by George Friedman and Jacob L. Shapiro
March 9, 2017
One of our most controversial forecasts is that by 2040, Japan will rise as East Asia’s leading power. Readers often ask for an explanation of the logic in this forecast. They understand that we are bearish on China. And while some readers may disagree on that point, they usually see that the reasoning is sound and that China will face serious problems in coming years.
Japan, however, seems a bridge too far. Its population is less than a tenth of China’s (and it’s not just aging but shrinking). Japan also has a debt-to-GDP ratio over 229%. So, how is it that Japan will emerge in the next 25 years as East Asia’s most powerful country?
A full answer would require more space than we have in this article. But a good place to start is a broad comparison of the structure of China and Japan’s economies (the second and third largest economies in the world, respectively). This analysis will reveal strengths and weaknesses for both and will aim to bring our forecast into sharper relief.
The map above divides China into four geographic regions by contribution to China’s national GDP. These regions do not have any official administrative function, but China’s National Bureau of Statistics sometimes uses these divisions to understand how China’s economy is performing at a regional level. It also must be noted that these figures are likely manipulated for political purposes.
The data are taken from the annual yearbook of China’s National Bureau of Statistics but contain notable discrepancies. For example, the regional figures do not add up to the national figure—adding the regional numbers yields a GDP that is roughly 5% (approximately $54 billion) greater than China’s reported national figure.
Accepting that some of these figures may be inflated or downplayed for various reasons, they still reveal much about China’s economic weaknesses. The coastal Eastern Region accounts for more than half of all economic activity in China. Stated another way, nine of China’s 34 provincial administrative units produce more than half of the country’s total wealth.
The Central and Western regions, in turn, each produce about 20% of China’s economic wealth. But that is somewhat misleading. The Western Region accounts for more than half of China’s total land area. When compared to other regions, it produces less than half the economic activity of the Eastern Region and produces the same amount as the Central Region, which is less than half its size.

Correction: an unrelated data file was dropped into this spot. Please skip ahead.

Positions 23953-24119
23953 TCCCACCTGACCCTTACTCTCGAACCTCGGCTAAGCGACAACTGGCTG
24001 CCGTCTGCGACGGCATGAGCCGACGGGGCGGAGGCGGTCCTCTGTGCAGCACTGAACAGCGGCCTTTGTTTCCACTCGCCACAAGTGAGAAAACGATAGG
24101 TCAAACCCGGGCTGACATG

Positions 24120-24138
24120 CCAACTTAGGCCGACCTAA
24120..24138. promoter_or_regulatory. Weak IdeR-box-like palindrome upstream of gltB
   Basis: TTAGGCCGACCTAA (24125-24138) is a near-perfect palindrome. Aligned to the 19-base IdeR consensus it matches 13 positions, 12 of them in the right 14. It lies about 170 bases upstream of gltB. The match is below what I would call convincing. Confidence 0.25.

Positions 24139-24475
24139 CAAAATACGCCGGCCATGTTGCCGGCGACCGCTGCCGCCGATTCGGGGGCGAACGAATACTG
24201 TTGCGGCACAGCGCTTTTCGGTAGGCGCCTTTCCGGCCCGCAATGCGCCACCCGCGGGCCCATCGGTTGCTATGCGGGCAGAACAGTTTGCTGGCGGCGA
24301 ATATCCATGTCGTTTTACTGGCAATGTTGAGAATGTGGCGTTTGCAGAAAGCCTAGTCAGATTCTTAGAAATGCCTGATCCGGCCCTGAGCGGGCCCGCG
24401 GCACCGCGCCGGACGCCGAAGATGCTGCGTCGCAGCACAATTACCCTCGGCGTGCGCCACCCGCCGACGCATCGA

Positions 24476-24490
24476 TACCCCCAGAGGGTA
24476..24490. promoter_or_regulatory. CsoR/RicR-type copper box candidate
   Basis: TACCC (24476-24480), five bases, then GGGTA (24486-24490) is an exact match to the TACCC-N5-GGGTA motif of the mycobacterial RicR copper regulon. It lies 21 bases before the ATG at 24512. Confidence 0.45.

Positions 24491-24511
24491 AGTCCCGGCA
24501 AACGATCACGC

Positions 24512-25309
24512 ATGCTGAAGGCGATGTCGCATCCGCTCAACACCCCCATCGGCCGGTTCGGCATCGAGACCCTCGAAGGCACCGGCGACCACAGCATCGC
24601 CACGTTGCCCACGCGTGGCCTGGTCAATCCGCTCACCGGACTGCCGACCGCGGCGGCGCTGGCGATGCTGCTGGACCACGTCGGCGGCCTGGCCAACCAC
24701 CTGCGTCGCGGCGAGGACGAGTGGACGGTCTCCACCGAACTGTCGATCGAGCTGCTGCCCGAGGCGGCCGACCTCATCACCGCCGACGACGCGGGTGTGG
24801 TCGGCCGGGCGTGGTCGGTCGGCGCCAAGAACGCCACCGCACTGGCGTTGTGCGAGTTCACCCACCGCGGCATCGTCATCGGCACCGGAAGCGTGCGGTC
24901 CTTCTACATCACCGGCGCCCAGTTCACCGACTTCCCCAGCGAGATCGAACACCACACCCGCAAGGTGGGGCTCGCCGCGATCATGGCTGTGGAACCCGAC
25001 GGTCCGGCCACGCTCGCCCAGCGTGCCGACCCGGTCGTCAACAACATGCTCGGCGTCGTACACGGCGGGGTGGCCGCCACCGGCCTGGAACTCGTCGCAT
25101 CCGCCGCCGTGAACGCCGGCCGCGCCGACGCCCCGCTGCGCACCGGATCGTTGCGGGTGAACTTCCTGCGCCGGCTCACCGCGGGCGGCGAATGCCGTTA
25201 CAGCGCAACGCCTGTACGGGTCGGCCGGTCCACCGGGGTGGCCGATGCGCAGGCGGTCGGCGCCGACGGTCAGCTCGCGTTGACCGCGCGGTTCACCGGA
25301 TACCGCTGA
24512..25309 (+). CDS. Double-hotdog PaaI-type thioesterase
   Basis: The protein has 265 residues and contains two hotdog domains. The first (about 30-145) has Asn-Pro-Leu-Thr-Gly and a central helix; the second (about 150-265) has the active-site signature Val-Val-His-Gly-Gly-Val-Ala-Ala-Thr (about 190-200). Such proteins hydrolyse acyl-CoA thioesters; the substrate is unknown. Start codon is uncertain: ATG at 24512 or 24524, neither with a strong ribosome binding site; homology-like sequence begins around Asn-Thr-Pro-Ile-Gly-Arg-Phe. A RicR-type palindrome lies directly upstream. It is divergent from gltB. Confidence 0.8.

The Northeastern Region appears to be an outlier. It accounts for just 8% of China’s GDP. Most of this region’s economic activity is heavy industry and has been under severe pressure as China attempts to increase internal demand and decrease dependence on exports.
In practical terms, this means that China’s biggest economic weakness — and its most potent enemy — is poverty. Regional economic disparities exist in many countries in the world. But in China, they have always been particularly acute, causing massive wealth disparity between China’s coastal provinces and its other regions.
China’s sheer size magnifies this problem. According to the World Bank, in 1981, roughly 1 billion Chinese people lived on less than $3.10 a day (at 2011 purchasing power parity). The World Bank’s latest data (from 2010) show that the number dropped to 360 million that year.
That is an awesome accomplishment—not in the present-day colloquial sense of the word “awesome,” but in the sense that it is worthy of awe and wonder. The problem is that it is also insufficient. China has been growing at a remarkable rate for the past 30 years, but that growth is slowing down, and 360 million people still live in abject poverty. Most of China’s economic success is enjoyed by the coast… not the rest of the country.
China is the most populous country in the world and the fourth largest in terms of area. This is a source of great power for China, but it is also a double-edged sword.
On the one hand, it means there are great advantages. China can deploy huge armies. It is buffered from enemies by vast territory or harsh geography on all sides. It can also mobilize human capital like no other country. (India possesses a similar population, but its government is far weaker and less centralized than China’s.)